The suicide attack at the Brussels Zaventem airport, which has killed several people, and an explosion at a busy metro station in the city will place the idea of a borderless Europe under further stress.
For some time now, the integrated EU has been creaking under a financial crisis, terror threats and a wave of migrants fleeing the civil war in Syria. German chancellor Angela Merkel might have won a deal with Turkey to end the stream of migrants last week, but
Tuesday’s attack will nevertheless increase the clamour for stronger national borders within the EU.
It was only on Friday that Salah Abdeslam, dubbed as Europe’s most-wanted fugitive for his involvement in the November 2015 Paris attacks that killed more than 130 people, was arrested in a dramatic raid. Belgium’s foreign minister said an interrogation of Abdeslam revealed that there were plans to target the capital.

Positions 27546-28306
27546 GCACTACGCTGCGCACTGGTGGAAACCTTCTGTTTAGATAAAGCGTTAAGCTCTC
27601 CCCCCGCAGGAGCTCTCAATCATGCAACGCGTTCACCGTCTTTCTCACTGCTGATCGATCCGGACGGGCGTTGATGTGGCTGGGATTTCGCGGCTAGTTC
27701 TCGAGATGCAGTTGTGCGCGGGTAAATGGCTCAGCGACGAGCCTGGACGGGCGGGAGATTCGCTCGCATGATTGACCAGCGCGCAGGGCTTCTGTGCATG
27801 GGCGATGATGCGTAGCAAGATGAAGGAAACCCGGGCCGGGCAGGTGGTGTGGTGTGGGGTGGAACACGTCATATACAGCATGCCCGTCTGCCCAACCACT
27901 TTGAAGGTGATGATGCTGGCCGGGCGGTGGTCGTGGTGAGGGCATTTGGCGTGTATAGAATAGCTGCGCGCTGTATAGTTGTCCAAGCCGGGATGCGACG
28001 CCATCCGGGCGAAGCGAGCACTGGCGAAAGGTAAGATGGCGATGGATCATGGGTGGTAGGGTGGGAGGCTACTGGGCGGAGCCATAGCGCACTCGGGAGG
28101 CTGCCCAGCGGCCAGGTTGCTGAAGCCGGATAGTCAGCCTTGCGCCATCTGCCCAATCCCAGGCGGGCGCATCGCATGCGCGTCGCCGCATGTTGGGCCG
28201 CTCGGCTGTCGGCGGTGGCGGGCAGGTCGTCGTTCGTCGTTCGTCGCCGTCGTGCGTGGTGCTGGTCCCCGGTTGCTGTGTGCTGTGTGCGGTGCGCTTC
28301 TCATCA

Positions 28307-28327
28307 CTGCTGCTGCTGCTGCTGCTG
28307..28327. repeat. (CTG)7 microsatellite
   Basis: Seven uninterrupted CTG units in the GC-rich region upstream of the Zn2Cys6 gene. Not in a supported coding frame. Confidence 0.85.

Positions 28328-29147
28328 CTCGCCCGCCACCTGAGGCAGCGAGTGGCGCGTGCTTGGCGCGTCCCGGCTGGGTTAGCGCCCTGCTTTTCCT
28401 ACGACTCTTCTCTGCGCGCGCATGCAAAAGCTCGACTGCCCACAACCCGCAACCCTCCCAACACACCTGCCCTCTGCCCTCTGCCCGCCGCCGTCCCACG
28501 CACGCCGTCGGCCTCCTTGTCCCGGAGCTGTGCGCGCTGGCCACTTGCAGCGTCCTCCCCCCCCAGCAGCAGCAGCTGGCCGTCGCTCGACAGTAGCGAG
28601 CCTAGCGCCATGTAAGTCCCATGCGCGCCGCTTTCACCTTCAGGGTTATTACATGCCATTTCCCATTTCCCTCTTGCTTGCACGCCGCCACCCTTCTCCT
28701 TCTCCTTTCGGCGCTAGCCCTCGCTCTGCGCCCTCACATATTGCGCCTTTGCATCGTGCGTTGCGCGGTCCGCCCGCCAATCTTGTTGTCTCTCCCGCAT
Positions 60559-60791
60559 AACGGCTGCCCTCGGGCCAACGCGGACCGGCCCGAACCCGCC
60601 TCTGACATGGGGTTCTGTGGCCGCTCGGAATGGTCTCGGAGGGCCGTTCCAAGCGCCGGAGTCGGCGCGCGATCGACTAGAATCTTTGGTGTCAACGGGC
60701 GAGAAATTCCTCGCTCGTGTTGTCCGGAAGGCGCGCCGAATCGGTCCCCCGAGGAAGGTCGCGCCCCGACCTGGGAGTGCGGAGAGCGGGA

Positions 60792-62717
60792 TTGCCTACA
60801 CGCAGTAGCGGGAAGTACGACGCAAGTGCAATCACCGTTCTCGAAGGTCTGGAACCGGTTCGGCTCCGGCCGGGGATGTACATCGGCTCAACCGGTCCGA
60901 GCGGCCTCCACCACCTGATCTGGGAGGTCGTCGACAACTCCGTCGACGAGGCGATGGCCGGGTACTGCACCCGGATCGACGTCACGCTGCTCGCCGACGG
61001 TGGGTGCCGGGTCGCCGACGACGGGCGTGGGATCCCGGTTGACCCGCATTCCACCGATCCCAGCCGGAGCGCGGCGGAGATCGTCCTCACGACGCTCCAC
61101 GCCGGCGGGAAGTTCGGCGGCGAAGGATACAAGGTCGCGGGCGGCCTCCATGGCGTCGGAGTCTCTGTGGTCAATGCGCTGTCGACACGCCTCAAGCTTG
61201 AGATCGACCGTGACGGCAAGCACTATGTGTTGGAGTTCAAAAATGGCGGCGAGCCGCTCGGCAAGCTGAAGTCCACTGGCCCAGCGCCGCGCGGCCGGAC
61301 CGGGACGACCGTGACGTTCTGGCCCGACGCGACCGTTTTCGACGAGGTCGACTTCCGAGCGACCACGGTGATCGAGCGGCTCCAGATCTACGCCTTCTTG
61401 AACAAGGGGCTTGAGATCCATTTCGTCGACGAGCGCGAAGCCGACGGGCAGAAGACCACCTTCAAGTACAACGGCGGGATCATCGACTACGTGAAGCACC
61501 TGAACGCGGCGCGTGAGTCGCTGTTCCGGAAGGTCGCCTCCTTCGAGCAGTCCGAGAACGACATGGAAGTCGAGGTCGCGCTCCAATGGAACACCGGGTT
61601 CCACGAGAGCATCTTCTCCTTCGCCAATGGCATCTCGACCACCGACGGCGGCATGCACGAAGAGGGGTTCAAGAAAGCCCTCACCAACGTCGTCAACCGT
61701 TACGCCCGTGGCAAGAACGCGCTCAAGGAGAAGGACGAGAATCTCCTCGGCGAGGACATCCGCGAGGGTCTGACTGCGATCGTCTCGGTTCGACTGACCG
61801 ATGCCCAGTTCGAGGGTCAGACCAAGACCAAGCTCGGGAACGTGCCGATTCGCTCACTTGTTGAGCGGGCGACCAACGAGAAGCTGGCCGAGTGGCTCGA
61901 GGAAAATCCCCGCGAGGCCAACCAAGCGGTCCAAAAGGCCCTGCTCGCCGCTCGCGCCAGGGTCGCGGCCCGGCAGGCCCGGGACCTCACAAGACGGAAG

Abdeslam is a Belgian-born French national. Though the attackers’ identities are not yet known, recent attacks across Europe have shown that it is not ‘foreign fighters’ but indoctrinated locals and home-grown youth who carry out these attacks.
The Kouachi brothers, the main suspects in the 2015 Charlie Hebdo attack in Paris, were French citizens born in the country’s capital. This is deeply disturbing for nations trying their best to integrate outsiders.
The cessation of hostilities in Syria and the coalition in Iraq might eventually check the Islamic State in West Asia, but Europe is yet to come to grips with how to stop its youth from getting radicalised by extremist groups.
The Brussels attack is also symbolic because it is a strike on the European Union headquarters and the very cockpit of Europe.